Boundaries between continents are somewhat a matter of geographical convention. The number of continents that the Earth is considered to have can range between six or seven, although the count can go as low as four when Afro-Eurasia and Americas are combined as continents. There are only three overland boundaries in existence. These boundaries include the ones between Asia and Europe, between Africa and Asia, and between North and South America.
Overview Of Eurasia
The boundary between Europe and Asia exists on paper. However, there is no significant physical distinction between the two continents. The boundary between the two continents is just merely a historical and cultural construct. The boundary between Asia and Europe is often defined to follow the Aegean Sea, the Caspian Sea, the Turkish Strait, the Black Sea, the Greater Caucasus, and the Ural River and Mountains. However, controversies exist over the exact boundary. As no water separates the two continents, they both exist on the same land mass. The division of the two continents is purely cultural and tends to be biased towards the European side. The modern definition of the Eurasian boundary places some countries into both continents while others entirely in one continent. These transcontinental countries include Turkey, Russia, Kazakhstan, Georgia, and Azerbaijan.
Does The Europe-Asia Boundary Exist?
The border between Europe and Asia as it exists today was first defined by Philip Johan Von Strahlenberg, an explorer and a Swedish Army officer. His border followed the chains of the Ural Mountains; Emba River to the north coast of the Caspian Sea, and the Kuma-Manych Depression which exists on the Black Sea. The depression is a name of two rivers which lie on the northern part of the Caucasus Mountains and are currently considered to be the exact boundary. The eastern boundary between the two countries cut Russia into two, the European side of Russia and the Asian part. There is a significant uneven distribution of people between the two portions of the country with the European portion being home to over 75% of the population.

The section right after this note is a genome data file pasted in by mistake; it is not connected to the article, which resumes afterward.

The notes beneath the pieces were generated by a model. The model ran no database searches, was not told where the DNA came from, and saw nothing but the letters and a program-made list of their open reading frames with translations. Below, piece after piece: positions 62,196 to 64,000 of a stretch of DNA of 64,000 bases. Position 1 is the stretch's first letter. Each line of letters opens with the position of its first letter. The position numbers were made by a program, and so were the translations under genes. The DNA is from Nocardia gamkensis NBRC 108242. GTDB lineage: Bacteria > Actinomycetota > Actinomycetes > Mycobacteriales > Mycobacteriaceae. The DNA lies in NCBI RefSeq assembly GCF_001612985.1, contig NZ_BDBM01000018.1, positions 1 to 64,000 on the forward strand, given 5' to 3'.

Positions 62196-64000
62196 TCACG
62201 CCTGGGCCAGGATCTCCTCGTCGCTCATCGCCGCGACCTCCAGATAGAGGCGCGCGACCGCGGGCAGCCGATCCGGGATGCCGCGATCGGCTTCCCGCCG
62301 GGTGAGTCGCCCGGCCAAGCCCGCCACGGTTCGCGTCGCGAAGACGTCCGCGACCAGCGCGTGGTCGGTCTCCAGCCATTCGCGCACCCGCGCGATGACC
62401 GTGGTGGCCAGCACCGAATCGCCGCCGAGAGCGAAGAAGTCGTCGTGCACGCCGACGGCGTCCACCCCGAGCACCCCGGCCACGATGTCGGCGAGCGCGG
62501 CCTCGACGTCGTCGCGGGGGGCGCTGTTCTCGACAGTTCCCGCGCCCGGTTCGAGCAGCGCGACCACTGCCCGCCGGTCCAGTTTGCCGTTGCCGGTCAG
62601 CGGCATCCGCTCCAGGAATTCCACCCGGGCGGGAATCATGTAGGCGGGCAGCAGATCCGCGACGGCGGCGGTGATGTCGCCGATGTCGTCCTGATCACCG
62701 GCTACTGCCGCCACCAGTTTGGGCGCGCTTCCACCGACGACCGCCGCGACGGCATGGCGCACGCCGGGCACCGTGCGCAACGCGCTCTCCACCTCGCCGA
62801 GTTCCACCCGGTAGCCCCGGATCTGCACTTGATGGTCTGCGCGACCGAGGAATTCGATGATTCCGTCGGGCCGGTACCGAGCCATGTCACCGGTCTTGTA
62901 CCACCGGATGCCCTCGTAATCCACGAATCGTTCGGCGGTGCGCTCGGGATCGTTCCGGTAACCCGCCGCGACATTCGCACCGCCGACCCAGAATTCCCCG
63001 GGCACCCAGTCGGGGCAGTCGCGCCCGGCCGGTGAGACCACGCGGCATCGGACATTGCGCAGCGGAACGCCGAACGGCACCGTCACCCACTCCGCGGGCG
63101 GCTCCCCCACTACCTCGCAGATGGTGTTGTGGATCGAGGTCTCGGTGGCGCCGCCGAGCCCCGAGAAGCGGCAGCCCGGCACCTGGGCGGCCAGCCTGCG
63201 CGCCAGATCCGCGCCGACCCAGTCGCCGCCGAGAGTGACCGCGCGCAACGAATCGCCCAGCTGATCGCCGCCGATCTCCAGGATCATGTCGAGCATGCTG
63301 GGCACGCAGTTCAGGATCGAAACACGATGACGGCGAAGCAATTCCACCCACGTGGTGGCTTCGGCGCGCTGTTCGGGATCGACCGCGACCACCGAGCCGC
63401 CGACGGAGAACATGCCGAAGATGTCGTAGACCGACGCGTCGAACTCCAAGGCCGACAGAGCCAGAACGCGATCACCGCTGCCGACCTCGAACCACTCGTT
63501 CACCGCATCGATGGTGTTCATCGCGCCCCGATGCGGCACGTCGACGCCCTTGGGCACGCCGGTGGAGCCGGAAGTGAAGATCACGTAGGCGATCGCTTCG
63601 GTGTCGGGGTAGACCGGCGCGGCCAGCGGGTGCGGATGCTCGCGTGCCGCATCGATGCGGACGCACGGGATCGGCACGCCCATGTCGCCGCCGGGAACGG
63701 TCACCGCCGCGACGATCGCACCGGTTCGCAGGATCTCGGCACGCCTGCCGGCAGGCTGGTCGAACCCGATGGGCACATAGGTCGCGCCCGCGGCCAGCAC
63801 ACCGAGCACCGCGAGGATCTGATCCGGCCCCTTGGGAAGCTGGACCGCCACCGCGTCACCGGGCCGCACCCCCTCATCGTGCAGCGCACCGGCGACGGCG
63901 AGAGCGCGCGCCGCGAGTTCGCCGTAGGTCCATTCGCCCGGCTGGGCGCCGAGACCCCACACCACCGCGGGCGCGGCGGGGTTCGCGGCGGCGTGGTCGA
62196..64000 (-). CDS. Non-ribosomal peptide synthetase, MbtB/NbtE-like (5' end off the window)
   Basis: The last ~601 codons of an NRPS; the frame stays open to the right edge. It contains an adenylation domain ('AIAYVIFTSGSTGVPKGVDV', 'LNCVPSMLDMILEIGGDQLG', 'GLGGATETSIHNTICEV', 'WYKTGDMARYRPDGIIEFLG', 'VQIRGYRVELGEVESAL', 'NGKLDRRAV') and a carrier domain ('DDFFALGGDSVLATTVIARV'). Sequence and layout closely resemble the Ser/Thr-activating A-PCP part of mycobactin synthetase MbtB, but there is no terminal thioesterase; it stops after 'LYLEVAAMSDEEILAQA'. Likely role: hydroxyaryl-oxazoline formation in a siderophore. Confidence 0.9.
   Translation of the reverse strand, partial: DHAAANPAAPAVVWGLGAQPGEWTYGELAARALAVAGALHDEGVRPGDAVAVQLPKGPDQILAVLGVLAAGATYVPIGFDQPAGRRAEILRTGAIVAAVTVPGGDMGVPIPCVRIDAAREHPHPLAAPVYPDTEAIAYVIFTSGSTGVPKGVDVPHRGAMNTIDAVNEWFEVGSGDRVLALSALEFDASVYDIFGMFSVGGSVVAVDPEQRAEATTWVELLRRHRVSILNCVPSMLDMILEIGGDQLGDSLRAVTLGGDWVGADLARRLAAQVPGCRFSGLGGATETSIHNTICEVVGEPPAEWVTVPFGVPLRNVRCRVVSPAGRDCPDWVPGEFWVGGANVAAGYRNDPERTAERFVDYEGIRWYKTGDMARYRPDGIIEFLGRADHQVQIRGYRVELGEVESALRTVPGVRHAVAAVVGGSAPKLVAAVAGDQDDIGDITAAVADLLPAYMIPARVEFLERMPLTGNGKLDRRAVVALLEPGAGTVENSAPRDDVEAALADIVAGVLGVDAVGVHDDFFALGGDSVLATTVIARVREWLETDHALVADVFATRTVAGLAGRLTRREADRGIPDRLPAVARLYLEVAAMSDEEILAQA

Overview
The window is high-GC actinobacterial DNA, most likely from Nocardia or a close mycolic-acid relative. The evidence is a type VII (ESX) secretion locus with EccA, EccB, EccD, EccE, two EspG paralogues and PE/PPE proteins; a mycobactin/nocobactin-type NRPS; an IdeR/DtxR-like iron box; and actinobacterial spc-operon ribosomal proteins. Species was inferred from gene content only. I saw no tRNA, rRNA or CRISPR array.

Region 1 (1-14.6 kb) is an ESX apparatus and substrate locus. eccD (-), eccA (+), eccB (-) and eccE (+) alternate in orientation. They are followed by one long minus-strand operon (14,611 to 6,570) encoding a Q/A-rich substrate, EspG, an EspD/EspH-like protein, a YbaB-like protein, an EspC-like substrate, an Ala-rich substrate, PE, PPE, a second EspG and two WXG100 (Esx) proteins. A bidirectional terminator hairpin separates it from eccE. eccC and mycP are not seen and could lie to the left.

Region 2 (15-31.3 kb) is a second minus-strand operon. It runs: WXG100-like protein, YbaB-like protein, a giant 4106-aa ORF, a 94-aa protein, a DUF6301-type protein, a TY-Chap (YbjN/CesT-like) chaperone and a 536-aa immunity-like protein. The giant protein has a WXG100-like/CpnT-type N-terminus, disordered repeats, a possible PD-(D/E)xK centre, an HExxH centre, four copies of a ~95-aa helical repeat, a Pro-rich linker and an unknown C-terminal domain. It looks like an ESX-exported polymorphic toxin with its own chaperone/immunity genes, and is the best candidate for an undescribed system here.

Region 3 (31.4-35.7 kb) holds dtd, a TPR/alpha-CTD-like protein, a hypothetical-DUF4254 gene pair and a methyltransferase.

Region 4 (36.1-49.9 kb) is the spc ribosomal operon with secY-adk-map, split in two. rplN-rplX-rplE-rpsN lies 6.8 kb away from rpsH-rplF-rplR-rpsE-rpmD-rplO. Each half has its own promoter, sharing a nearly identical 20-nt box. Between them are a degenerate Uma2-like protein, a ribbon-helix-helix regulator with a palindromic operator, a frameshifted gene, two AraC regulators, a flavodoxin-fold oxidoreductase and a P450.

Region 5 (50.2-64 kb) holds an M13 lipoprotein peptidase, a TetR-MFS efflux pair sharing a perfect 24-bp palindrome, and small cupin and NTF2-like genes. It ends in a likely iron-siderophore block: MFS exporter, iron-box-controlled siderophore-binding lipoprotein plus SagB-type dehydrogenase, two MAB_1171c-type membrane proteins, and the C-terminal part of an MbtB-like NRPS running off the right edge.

The Physical Features Defining The Asia-Europe Boundary
The Ural Mountain watershed forms a natural boundary separating the two continents. The Mountain range averages 3,000 to 4,000 feet above the sea level. The highest peak, Mount Narodnaya, measures 6,214 feet. From the Ural Sea, the boundary follows the unnavigable Ural River which ends and empties into the Caspian Sea. However, the segment covered by the Ural River is yet to be determined. The Caspian Sea forms the next major segment of the boundary. The sea is 746 miles long and 270 miles wide making it a large completely enclosed water body. The border demarcations are not universally definitive and vary from one source to another. Some geographers place the country of Georgia entirely in Europe while others classify it as a transcontinental country which spans both Asia and Europe. Cyprus is also placed in Asia by some geographers although the country is often accepted as being included in the modern definition of Europe. According to the EU’s geographic requirement, the definition of Europe is culturally and geographically intertwined and therefore is subject to political discretion.